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Friday, April 24, 2015

A Walk Around Kyushu Day 60 Nagasaki Part 2

A Walk Around Kyushu
Day 60, Nagasaki Part 2
Tuesday February 18th 2014

After leaving the old Chinese settlement I head to the long line of temples spread along the base of the hills to the south of the valley. Known as Teramachi, it starts with Sofukuji, one of the main tourist spots of Nagasaki, a Chinese temple containing several National Treasures.

I had been there before, so this time I didn't pay the entry fee but contented myself with some photos of the unusual Chinese-style gate. The heavy rainfall predicted yesterday had still not arrived though it remained dark and overcast. Heading northeast along Teramachi short distance was the entrance to the next temple, Daikoji.

Daikoji Temple, Nagasaki.

The entryway leading to an impressive gate was flanked by well-pruned and sculpted trees, but poking my head inside the gate I saw nothing that made me want to explore further. Next was Daionji, up a long flight of stairs. There was not much to see except the bell tower which seems to have been encased in walls of ochre.

Kotaiji, the next temple, was huge and really nice. Several plum trees, some sort of weeping plum I believe, were blooming which added to the scene. There were a fine pair of fierce Nio in there own gate and some more rather ornate statues of what I believe were some of the Shintenno, the four heavenly kings, also guardians.

With lots of ancillary buildings this is obviously a very active temple. Next along the road was Chosoji which did not look interesting so I passed by. Then it was Kofukuji. The oldest of the Chinese temples. There was a small entrance fee, and I had been here once before, but JapanVisitor wanted a write up of it so I went in and had a good look around.

Not as busy as Shofukuji, but intriguing nonetheless. There are a few more temples along the road but instead I head north across the river and the busy main thoroughfare towards the new Museum of History& Culture.

Just before reaching the museum my eye is attracted to a sign pointing down a narrow alley where I find the Museum of Santa Domingo. Comprising mostly of the excavations which reveals the foundation of an early Portuguese church and settlement.

Nagasaki was for a short while a Portuguese colony, and this is all that remains. Surprising and interesting, and best of all, free. I had heard good things about the new history museum in Nagasaki. It looks like the stonework of a castle, but unfortunately today was a closed day. I now headed back towards Nagasaki Station to complete my circular walk. A couple of hundred meters from the museum there was an impressive looking temple gate and I went in to explore and was completely surprised. It is a big, old temple complex, though it is in a state of decay. There was a few nice statues inside the structures, and behind the main hall a wonderful wall built out of recycled roof tiles and demon tiles and such.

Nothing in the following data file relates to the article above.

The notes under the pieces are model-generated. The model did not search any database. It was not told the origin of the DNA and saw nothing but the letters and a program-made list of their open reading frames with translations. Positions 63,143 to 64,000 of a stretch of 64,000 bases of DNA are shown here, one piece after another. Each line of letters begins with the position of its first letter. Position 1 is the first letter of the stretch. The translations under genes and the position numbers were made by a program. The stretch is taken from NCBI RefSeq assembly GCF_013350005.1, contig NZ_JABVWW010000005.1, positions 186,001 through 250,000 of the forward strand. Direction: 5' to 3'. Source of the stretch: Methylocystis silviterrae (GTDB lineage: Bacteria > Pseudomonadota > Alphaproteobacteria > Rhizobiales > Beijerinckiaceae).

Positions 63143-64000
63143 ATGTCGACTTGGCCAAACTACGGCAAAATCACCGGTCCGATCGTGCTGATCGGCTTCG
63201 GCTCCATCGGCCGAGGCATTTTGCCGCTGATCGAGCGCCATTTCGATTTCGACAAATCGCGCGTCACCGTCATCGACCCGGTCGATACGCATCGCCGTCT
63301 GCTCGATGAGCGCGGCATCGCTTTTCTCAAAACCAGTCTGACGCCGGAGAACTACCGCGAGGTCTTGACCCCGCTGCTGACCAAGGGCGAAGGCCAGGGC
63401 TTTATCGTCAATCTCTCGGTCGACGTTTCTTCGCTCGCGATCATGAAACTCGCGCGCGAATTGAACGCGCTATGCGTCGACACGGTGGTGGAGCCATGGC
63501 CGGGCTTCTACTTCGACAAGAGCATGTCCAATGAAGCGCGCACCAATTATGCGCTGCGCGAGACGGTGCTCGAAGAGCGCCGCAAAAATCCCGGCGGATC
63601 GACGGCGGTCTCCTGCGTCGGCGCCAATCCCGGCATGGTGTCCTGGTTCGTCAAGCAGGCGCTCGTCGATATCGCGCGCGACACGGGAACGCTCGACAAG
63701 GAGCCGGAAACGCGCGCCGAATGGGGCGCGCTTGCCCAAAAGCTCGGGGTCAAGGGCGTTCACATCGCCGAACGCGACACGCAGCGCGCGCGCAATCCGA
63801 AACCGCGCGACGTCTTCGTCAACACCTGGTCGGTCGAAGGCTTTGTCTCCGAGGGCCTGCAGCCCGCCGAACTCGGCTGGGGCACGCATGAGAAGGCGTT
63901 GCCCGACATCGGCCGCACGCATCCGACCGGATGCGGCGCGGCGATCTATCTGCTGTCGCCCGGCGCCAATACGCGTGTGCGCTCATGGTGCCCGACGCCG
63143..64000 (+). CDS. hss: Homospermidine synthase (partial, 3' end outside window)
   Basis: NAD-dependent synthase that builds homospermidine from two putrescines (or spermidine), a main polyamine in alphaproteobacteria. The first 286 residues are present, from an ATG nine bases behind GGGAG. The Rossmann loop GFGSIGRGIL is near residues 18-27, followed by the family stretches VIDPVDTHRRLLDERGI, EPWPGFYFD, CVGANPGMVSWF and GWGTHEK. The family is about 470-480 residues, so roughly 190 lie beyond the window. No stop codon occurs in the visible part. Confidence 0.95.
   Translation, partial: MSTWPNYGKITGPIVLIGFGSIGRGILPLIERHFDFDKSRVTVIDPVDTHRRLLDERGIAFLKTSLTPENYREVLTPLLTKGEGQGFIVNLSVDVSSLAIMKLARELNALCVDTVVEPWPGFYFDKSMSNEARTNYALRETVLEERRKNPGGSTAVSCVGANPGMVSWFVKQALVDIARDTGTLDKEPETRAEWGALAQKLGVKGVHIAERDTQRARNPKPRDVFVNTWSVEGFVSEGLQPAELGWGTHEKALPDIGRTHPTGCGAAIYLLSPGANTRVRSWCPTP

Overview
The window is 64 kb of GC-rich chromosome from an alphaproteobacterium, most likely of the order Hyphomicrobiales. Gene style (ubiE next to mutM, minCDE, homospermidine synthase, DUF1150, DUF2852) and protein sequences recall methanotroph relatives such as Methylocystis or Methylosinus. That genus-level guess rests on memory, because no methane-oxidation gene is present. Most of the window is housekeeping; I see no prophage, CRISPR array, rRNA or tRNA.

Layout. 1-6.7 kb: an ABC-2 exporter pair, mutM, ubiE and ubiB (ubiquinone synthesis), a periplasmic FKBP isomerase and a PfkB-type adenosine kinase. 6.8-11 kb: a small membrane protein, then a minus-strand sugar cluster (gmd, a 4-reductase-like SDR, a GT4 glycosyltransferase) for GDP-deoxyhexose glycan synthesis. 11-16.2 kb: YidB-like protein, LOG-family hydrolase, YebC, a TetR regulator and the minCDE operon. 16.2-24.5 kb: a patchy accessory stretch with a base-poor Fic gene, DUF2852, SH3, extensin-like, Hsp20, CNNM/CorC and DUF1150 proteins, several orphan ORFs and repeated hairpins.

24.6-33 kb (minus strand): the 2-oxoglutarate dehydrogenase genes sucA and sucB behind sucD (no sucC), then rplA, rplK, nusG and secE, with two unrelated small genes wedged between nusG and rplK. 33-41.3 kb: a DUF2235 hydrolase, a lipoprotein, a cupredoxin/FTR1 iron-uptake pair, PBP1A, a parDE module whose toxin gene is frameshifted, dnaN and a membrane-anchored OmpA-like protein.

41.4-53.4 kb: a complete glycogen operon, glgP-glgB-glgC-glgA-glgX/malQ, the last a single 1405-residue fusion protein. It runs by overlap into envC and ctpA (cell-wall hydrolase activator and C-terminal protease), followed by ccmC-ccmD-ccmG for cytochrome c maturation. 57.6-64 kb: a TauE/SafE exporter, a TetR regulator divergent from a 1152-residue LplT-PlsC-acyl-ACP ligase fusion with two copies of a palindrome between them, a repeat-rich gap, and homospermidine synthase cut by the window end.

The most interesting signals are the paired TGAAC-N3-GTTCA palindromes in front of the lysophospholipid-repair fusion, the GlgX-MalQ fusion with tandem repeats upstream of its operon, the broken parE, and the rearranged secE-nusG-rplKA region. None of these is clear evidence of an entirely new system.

The place was very atmospheric, as abandoned places often are, though it is not quite abandoned. There were no other visitors, which helped the atmosphere for me. Excited by having "discovered" something I head off to the place I had found when studying Google maps before I made the trip here. Fukusaiji used to be the biggest of the Chinese temples in Nagasaki. But it was completely destroyed by the fires that followed the atomic explosion in 1945. The new, concrete replacement is totally unique. The building is in the shape of a giant turtle!!!

Sticking out above the main entrance is a huge turtle head made out of aluminum and standing on the top of the shell/roof is a giant aluminum statue of Kannon. Though the building is made out of concrete there is still a Chinese feel to it. The biggest surprise though is that the temple is home to one of the biggest Foucault Pendulum in the world. Suspended from a cable that begins in the Kannon statues head and passing through the building to the basement below the pendulum shows the rotation of the earth.

A most unusual and unique building that is almost unknown to visitors to Nagasaki, but certainly worth seeking out. I have almost completed my loop walk by now and the threatened rain never did appear. On my way down the hill towards my hotel I stop in at Nakamachi Catholic Church. Built at the end of the 19th century, all that was left after the A bomb were the walls and spire and it was rebuilt in 1951.

Nakamachi Catholic Church, Nagasaki.

On the outside it seems to have been modeled on the nearby Oura Cathedral. Inside is light and spacious with plenty of stained glass. After having visited so many temples and shrines in Japan over the years I know find churches quite atmospheric. Like Shofukuji and Fukusaiji, there is no entrance fee and little visited. Tomorrow I head back to the coast and head down the Shimabara Peninsula and I should be back in Nagasaki in 3 days.

Jake Davies

A Walk Around Kyushu Day 60 Part 1

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